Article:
Internet freedom is in the international crosshairs of a large group of nations, including many of the world's most undemocratic governments, seeking to give themselves control over Internet policy. Their target is the creation of new international legal rules that would allow them to legitimately impose censorship and monitor users' online activities.
The Post notes that even when Internet regulation is passed for seemingly noble reasons, such as the protection of intellectual property, it can then be used for a variety of reasons beyond its original purpose.
Russia, China, North Korea, Iran and a number of other nondemocratic-to-tyrannical governments are pushing for an international regulation of the Internet through an agency of the United Nations: the International Telecommunication Union (ITU). They want a “cyber arms control treaty,” which would give governments the power to censor any online information they do not like as “a danger to the state.”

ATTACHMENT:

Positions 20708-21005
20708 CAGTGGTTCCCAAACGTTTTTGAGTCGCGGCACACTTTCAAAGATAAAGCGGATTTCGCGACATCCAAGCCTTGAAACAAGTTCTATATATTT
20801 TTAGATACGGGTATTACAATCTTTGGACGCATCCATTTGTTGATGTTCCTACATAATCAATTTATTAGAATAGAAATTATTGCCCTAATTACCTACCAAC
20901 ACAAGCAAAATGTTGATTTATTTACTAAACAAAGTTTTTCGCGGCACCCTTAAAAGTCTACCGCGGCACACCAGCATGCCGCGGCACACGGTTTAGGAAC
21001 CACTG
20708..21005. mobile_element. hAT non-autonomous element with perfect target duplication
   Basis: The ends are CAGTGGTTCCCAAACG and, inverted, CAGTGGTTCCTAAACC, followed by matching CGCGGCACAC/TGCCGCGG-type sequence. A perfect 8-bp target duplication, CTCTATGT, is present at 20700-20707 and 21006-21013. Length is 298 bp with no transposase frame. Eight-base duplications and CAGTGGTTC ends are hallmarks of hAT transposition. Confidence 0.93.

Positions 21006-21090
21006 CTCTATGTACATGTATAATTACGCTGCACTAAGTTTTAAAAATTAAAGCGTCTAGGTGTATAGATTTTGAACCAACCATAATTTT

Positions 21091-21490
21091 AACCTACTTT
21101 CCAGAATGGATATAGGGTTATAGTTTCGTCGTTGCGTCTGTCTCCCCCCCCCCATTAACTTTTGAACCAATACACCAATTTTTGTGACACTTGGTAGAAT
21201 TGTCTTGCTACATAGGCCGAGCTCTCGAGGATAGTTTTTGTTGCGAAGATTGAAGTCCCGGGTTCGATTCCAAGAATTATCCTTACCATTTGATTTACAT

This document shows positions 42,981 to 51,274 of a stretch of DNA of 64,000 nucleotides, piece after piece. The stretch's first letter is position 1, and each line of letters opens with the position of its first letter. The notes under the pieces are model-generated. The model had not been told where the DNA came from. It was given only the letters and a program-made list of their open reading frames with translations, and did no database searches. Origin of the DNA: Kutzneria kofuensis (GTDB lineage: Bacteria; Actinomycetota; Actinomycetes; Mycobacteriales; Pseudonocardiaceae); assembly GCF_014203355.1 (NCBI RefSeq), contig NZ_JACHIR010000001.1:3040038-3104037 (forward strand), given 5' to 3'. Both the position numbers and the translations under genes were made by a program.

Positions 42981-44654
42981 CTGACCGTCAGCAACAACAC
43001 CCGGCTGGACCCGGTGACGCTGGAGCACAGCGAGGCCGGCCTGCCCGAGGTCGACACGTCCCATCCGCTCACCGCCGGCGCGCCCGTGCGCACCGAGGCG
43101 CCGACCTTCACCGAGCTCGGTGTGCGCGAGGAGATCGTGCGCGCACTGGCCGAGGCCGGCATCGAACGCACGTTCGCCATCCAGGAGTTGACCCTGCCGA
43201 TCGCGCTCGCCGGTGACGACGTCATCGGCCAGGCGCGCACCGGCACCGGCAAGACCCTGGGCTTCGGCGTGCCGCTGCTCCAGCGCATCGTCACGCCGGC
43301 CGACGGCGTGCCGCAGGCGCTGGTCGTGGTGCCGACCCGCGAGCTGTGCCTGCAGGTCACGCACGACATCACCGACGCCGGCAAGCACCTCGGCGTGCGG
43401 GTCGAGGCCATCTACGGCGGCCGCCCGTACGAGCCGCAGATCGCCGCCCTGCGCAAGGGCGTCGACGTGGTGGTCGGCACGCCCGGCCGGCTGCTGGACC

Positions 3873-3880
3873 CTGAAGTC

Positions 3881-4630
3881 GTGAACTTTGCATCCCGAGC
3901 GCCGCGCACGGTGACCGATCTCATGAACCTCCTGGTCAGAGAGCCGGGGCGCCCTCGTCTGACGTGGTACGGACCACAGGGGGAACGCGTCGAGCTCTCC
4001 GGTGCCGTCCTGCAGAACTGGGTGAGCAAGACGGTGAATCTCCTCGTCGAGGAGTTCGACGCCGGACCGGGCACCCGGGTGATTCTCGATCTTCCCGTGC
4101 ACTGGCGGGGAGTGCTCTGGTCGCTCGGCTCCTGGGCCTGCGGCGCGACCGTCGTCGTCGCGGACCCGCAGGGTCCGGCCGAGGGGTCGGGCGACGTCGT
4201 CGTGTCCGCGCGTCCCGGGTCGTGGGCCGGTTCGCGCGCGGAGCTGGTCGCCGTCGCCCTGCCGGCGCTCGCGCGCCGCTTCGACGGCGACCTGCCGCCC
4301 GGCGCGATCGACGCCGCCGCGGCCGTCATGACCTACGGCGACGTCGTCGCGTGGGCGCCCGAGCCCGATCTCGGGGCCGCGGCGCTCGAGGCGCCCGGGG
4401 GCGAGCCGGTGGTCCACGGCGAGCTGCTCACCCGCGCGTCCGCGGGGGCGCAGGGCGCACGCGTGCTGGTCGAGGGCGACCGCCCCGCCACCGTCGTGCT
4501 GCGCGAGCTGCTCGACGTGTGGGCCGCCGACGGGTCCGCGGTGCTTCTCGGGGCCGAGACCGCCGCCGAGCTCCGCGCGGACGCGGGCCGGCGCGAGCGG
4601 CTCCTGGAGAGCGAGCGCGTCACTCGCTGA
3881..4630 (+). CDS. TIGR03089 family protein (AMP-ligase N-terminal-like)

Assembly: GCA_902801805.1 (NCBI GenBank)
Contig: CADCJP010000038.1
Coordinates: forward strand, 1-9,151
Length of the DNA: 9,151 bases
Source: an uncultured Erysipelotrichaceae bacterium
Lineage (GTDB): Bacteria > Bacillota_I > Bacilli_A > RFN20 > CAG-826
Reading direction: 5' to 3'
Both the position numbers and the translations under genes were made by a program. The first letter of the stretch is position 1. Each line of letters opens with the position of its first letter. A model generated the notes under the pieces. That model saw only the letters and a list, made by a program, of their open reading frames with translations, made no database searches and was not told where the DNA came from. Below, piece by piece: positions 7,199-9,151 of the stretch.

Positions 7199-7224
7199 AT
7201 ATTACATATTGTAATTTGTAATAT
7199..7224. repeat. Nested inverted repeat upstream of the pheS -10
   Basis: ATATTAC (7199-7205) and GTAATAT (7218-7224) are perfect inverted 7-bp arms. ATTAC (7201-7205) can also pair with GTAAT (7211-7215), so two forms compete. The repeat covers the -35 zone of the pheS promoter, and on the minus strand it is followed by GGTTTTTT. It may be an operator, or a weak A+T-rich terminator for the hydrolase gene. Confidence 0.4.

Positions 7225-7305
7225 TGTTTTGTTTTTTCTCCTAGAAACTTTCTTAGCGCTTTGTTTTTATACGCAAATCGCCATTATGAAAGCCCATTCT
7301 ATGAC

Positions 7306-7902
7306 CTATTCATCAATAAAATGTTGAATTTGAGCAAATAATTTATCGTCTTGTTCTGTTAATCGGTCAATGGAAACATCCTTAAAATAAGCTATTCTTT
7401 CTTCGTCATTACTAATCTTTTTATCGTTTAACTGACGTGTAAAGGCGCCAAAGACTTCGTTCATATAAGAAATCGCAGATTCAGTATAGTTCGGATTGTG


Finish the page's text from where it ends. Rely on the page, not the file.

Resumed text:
These authoritarian countries have pushed an agenda to censor the Internet in a variety of forums. In 2011, they suggested at the UN General Assembly that a code of conduct be introduced for the use of the Internet through international law. They also proposed the creation of a separate UN “super agency” to be responsible for managing all aspects of Internet policy.
According to a 2010 article in the World Affairs Journal, "If diplomats are not careful, one by-product of a push to regulate state-on-state cyber conflict could be a new effort to subject Internet activity to political scrutiny." It also pointed to the efforts at the ITU as a telling example of this trend.